Perhaps smart doorbell cameras should come with a warning label: purchase at your own privacy risk. Home security technology has generated high sales — and controversy — since Nest was acquired by Google in 2014. Privacy concerns have grown louder since Amazon purchased Ring in 2018 for $1 billion.
While the thought of tech companies surveilling your yard and neighborhood may seem inherently creepy, doorbell cameras make many consumers feel safer — which explains why the devices continue to fly off the shelves. Smart doorbell camera technology opens homeowners and their families up to a slew of new privacy risks, in part because of the data the cameras gather and redistribute.
Our survey asked Americans whether they knew their doorbell cameras were collecting data on them.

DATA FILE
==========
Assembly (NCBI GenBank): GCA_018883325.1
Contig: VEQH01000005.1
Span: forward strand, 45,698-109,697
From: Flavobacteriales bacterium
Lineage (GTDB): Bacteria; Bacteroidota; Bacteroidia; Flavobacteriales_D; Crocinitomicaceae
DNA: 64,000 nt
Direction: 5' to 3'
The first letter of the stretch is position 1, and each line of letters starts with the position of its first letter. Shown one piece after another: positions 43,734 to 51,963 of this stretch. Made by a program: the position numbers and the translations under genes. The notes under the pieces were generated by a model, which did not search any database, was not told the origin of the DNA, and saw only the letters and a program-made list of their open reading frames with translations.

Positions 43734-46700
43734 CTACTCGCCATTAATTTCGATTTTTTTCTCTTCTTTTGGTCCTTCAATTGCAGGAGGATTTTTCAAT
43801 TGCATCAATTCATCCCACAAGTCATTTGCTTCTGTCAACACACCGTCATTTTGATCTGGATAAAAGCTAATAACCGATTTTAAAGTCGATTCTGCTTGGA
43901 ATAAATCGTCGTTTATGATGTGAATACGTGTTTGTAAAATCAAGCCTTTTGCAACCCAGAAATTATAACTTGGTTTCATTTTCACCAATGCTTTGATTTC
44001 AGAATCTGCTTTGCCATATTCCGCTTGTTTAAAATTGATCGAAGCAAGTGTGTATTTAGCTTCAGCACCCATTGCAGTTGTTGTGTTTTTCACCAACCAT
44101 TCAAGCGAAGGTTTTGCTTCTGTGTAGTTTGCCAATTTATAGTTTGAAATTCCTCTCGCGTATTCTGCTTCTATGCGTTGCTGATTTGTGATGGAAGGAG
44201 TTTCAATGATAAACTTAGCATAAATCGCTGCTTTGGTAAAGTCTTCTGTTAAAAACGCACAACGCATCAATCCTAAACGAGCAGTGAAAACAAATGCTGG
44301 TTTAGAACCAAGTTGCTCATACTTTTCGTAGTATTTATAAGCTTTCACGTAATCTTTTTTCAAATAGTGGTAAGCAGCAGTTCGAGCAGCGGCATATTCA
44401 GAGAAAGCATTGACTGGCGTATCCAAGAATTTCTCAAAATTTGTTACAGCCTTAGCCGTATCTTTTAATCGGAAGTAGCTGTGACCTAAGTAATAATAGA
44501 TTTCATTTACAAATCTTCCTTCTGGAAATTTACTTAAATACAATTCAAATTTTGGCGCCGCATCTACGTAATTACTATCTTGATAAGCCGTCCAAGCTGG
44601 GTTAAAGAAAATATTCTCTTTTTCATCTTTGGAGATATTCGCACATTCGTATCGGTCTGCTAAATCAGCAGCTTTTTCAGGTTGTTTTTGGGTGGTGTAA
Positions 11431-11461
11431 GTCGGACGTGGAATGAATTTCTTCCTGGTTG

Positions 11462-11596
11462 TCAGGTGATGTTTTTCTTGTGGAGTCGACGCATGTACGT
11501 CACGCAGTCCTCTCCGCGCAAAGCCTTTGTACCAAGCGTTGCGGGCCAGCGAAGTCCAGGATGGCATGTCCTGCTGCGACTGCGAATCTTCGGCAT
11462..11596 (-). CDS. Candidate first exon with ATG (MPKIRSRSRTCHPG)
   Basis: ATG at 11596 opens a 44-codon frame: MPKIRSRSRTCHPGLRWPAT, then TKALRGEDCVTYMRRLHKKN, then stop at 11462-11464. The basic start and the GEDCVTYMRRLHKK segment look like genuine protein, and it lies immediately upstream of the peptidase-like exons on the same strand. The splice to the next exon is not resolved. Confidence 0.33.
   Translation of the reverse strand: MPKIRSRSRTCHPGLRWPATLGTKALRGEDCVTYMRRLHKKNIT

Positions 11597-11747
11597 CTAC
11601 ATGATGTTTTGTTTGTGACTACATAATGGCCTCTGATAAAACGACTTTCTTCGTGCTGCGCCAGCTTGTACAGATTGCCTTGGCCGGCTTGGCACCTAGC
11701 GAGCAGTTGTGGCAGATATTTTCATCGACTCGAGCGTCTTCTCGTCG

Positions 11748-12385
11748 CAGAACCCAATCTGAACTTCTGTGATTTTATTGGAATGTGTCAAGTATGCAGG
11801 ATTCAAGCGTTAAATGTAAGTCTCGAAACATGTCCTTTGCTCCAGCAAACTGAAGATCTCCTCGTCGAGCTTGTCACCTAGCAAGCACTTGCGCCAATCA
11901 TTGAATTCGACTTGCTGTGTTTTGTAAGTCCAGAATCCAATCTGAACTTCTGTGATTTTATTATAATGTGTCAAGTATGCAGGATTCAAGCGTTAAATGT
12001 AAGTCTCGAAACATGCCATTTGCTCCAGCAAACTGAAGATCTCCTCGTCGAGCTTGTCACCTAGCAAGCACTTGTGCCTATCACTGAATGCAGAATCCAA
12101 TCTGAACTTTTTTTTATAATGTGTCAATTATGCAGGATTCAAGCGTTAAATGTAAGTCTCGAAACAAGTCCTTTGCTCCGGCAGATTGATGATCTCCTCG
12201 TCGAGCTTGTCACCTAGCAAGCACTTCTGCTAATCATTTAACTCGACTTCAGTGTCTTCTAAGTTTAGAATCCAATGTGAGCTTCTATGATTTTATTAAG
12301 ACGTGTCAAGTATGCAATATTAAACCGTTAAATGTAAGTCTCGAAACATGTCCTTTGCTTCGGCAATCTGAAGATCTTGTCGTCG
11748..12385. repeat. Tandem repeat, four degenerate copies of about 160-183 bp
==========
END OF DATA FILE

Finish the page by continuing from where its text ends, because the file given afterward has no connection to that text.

Our findings revealed:
- Only 13% of Americans know how smart doorbell companies use personal data, while 87% don’t know or are unsure.
- 93% of Americans say they wouldn’t buy a doorbell camera if it collected and sold data about their family.
Despite our results showing Americans’ discomfort with doorbell companies sharing data, popular doorbell companies such as Ring do just that. Read on to discover how doorbell cameras may be putting our privacy rights at risk, or jump to our infographic to learn more about how doorbell cameras collect data.